Saturday, December 31, 2011

Inspectah On-Deck: Back In America

European Vacation (1985) has a great credit-roll, featuring the song "Back in America." To me, it's not about patriotism, it's about '80s Americana. And I love it. I've seen this thing so many times, and finally I thought to figure out the date of the baseball game shown. Not the bird's-eye shot of Yankee Stadium, but the shot of Dave Winfield arguing with the ump right after it. Here's the frame:

The movie came out in July '85. Winfield's first season with the Yanks was 1981. So this picture has to be from between '81 and mid-'85 (more likely '84 would be the latest, and you can eliminate '81, as they wore an armband on the left sleeve that whole season). It's Yankee Stadium, and it's a night game against the Orioles.

The umpire is #24. Al Clark. Later he got a mustache and got fatter, but in the early 80s you can see he had no 'stache and even had sideburns sometimes. (1980) (1984) (says 1990 but is really '81-'82) So that's him.

Clark is the home plate umpire (ball bag on hip, mask in left hand). Obviously the Yanks were batting, and Winfield is pissed at a call. He's got dirt all over him, so he was most likely called out sliding into home, probably to end the inning. He could be arguing a called third strike and has already thrown the helmet away, but it seems like there hasn't even been an attempt to brush the dirt off yet, so I think he was on the bases. (If that's his hand and not a batting glove below that wristband, he definitely was on the bases, but it's hard to tell.)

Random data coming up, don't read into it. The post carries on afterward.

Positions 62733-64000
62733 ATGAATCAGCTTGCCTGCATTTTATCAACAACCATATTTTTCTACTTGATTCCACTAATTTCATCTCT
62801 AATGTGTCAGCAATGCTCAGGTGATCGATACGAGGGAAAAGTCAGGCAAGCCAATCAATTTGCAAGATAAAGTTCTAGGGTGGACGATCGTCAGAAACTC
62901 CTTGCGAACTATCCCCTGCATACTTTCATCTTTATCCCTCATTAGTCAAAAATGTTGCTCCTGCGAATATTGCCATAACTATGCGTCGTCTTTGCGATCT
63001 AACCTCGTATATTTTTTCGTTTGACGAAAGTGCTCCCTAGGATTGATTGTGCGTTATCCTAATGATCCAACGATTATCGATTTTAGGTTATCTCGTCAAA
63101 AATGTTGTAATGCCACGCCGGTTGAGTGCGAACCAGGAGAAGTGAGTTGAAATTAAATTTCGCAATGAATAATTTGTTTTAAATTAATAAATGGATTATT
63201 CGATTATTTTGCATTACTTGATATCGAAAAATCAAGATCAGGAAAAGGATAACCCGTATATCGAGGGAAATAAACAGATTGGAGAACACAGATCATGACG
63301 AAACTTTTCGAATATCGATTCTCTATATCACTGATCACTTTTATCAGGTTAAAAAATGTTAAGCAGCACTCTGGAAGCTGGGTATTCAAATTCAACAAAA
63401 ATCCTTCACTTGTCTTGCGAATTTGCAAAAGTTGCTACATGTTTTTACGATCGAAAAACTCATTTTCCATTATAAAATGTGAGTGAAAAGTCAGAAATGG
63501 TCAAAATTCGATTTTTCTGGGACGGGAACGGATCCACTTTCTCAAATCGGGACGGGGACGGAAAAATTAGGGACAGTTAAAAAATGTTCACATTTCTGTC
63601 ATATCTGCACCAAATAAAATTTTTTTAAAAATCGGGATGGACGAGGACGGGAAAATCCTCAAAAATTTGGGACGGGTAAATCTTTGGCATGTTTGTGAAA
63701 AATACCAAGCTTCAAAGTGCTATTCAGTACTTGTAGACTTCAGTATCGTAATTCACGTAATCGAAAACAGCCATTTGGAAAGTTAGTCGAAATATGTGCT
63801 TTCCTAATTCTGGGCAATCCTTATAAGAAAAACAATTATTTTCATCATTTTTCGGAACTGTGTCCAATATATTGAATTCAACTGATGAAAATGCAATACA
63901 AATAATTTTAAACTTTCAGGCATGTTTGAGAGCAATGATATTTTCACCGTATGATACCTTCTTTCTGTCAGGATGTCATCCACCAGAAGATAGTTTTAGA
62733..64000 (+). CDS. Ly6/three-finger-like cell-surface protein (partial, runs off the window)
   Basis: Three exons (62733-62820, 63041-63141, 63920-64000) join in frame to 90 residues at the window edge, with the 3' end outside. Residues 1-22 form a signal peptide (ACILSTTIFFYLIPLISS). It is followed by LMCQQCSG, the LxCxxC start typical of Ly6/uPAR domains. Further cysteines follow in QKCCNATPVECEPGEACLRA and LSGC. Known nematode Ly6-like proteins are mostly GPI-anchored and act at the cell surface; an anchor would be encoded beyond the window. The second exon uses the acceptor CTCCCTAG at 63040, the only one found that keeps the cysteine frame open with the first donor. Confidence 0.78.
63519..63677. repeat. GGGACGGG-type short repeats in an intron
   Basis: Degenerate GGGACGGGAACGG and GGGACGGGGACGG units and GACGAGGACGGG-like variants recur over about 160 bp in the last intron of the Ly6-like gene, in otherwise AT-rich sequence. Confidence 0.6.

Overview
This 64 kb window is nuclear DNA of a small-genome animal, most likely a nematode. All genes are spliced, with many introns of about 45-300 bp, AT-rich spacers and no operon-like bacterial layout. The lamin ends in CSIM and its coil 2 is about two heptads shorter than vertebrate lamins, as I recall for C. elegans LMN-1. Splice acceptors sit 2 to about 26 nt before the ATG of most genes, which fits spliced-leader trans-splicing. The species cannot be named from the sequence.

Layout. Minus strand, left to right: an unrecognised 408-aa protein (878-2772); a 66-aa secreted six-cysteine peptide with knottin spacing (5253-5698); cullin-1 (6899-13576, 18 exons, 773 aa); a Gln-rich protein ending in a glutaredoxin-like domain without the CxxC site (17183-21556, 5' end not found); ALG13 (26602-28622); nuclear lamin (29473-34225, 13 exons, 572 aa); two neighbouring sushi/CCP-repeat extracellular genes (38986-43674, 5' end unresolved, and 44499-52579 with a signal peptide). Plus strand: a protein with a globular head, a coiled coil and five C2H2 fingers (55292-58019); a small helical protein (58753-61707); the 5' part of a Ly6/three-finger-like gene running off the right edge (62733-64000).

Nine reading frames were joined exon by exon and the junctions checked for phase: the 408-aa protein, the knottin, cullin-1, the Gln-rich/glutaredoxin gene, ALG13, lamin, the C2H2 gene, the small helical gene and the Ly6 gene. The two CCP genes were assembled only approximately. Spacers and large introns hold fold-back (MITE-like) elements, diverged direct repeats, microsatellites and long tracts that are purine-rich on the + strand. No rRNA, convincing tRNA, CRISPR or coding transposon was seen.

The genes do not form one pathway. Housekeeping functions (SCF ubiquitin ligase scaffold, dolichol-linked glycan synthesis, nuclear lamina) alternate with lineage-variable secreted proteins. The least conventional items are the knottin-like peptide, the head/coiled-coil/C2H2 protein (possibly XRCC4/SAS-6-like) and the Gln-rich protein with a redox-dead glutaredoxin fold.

But let's get to the point. We need an O's-at-Yanks game from '82 to '84 in which Al Clark was the home plate umpire. There were none. But wait! I still checked all the games he umpired at any base for these games. Those would be the June '82 and June '84 series. There's only one game where Winfield is thrown out at home. June 19th, 1982. Twice! One's in the first inning, and the game started at 8:30, so there would still be daylight. This picture is clearly full-on nighttime. So that leaves the 7th inning, when he was thrown out at home, center to third to first to catcher, to end the inning. So this has to be the play. None of his called strikeouts in the Clark-umped games would have been in darkness.

Now about that thing where I said Clark never umped home plate in any of these games. Yes, the June 19th, 1982 game--which I believe is the correct one--shows him at first, with Jim Evans at the plate, Ted Hendry at second, and Jim McKean at third. But look at the next day's game. Same crew, of course, except for Evans; the second base umpire is listed as "none." Now I don't know what happened to Jim Evans. But I do know that it's possible that the reason he wasn't able to ump on June 20th came about during the June 19th game. Took a foul ball off the skull or something, left the game, and also sat out the next day. So Clark moved behind the plate in the 19th game, and they finished that one with three umps. That would explain why Clark didn't get the message that Mr. Steinbrenner would like all Yankees called safe at the plate.